The Tulips have reached the end of their life spans. They have reached their maximum heights and widths. They also show “the characteristics of drought, salt abuse, wind and storm damage, road side or urban abuses such as: soil and root compaction, salt and snow pileups, bark damage from being repeated nailed and stapled…these trees have become highly defective.”

Tulips at Longshore. The captions in the report describe (clockwise from upper left): compromised branch structure; extensive pruning due to breaks/decay; massive bark rot sloughing off in sections; weak canopy and leaf cover.

Tulips at Longshore. The captions in the report describe (clockwise from upper left): compromised branch structure; extensive pruning due to breaks/decay; massive bark rot sloughing off in sections; weak canopy and leaf cover.

Lindsay said that the Maples have several rotting sections. There are extensive hollow sections, indicating interior rot and water damage. They also exhibit a condition called “co-dominance,” creating a likelihood of breaking from wind shear.

The Maples have also reached their maturity. They too are at the end of their natural lifespan. They have a tendency to choke out all plant life and grass below them, and “create numerous problems along streets when dropping weak wood and debris.”

While the allee landscape design of the entrance to Longshore is “pleasant and gives a tremendous visual as the trees are generally uniform in specie and represent a serene view,” the fault of the allee principle is that the same species or similar trees were all planted at the same time.

“Had the species been diversified and newer trees been planted in the same line over a course of time, perhaps the hardship of this final removal” would not be so difficult, Lindsay wrote.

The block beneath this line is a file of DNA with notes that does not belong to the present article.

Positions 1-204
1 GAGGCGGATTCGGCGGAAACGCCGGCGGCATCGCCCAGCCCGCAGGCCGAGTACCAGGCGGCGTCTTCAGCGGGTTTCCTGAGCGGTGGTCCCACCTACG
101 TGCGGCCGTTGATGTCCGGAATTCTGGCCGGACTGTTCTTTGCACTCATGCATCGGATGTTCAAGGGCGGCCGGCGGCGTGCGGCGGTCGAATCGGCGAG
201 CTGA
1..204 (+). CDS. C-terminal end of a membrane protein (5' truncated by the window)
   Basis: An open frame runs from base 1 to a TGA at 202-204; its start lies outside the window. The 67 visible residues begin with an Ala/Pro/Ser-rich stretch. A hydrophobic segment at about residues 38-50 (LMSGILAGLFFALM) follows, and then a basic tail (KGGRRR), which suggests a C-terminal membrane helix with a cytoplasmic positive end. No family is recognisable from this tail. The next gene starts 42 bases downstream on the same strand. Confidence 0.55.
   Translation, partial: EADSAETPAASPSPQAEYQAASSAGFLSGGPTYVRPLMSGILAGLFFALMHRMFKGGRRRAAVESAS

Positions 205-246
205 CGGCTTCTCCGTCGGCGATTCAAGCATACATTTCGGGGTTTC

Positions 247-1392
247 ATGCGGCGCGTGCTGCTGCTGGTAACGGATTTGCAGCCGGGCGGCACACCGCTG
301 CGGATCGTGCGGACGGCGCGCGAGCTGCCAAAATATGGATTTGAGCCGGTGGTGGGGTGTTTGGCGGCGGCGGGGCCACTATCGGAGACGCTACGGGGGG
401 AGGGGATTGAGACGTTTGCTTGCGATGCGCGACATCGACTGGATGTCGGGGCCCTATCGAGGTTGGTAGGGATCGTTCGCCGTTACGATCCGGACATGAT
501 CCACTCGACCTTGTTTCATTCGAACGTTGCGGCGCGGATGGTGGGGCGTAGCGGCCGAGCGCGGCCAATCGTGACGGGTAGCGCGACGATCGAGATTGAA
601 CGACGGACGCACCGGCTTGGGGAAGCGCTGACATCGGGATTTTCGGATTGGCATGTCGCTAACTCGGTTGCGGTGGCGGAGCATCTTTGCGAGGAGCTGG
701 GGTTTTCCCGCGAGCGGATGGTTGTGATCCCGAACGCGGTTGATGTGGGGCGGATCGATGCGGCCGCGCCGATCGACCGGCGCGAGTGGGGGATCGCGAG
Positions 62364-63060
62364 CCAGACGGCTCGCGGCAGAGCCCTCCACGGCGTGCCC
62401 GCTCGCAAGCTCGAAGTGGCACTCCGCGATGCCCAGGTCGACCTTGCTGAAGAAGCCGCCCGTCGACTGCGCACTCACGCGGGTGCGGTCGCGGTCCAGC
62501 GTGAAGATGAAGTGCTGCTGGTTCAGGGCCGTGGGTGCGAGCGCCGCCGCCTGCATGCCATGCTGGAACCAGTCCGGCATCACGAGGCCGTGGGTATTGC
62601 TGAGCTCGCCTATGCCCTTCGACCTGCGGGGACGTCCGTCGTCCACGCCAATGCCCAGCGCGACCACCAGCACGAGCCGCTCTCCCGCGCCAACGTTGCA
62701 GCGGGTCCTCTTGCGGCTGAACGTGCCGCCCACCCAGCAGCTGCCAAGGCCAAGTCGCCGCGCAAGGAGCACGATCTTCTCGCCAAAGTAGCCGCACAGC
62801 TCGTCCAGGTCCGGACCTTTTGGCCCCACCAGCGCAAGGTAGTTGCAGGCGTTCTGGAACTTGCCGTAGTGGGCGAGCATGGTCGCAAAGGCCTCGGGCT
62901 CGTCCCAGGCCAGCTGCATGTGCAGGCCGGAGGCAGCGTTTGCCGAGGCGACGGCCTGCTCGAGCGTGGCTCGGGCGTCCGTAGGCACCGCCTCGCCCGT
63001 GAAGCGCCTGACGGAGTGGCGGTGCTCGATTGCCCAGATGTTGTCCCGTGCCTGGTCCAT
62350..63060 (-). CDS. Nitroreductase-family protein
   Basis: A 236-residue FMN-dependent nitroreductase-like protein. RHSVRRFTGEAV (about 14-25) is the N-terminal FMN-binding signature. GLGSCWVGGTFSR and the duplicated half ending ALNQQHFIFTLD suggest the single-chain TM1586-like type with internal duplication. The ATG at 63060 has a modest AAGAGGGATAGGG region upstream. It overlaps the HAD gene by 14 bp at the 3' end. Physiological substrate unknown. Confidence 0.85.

The warden praised the Parks and Recreation Department’s planning for the removal of the trees, begun 25 years ago. The new trees are growing in balance, and because they are further from the roadway, they enjoy enhanced root growth and reduced salt exposure from snow removal. They also are safer for walkers and joggers.

The more than 75 newer trees in the entrance represent “careful planning, culture and the next generation of roadway-framing trees to enhance the entry for several decades to come.” The mix of oaks, maples, zelkova, beech and sycamore will enhance the allee.

Photos of the Norway Maples in the report show (clockwise from upper left): rot and decay; open hollows; weak crotches, and one entire side of the tree dead.

Photos of the Norway Maples in the report show (clockwise from upper left): rot and decay; open hollows; weak crotches, and one entire side of the tree dead.

Lindsay said he posted the removal of the 15 trees at the end of December to allow for removal during the period of lowest use of Longshore. The tree removal service will use a crane, several trucks and numerous employees — work that is best performed when the ground is frozen or covered in snow.

In summary, Lindsay wrote, Parks and Rec has “made great efforts in recreating the allee along the roadway. The removal is not going to eliminate the tree lined effect…The grand trees at Longshore Club Park represent a period of iconic splendor and significance but they are failing and the new trees are in place to recoup the same effect for generations to come. The decision to remove these fifteen trees was not one made in haste.”

As tree warden — with “primary duty to see that all town owned roads and grounds allow safe passage” — Lindsay affirms that the trees in question are in “extremely poor health and decline, are of poor species” and are in danger of falling or losing limbs.

Because of their hazards, he said they must be removed.

To read the full report, click here.

Lindsay and Parks and Recreation Director Stuart McCarthy will hold a public information session at 9 a.m. this Saturday (January 11) at Longshore to explain the decision to remove the 15 trees. The public is invited to attend. The session will include walking a portion of the park. Dress accordingly. 

Hall And Oates: Westport Went For That

Most people, upon hearing that Hall and Oates will be inducted into the Rock & Roll Hall of Fame in April, think “She’s Gone.” “Rich Girl.” “Private Eyes.”

Westporters of a certain age think, “#$%^&*!

The duo — who for some reason were wildly popular from the late 1970s through the mid-’80s — are part of the lore of Westport concerts.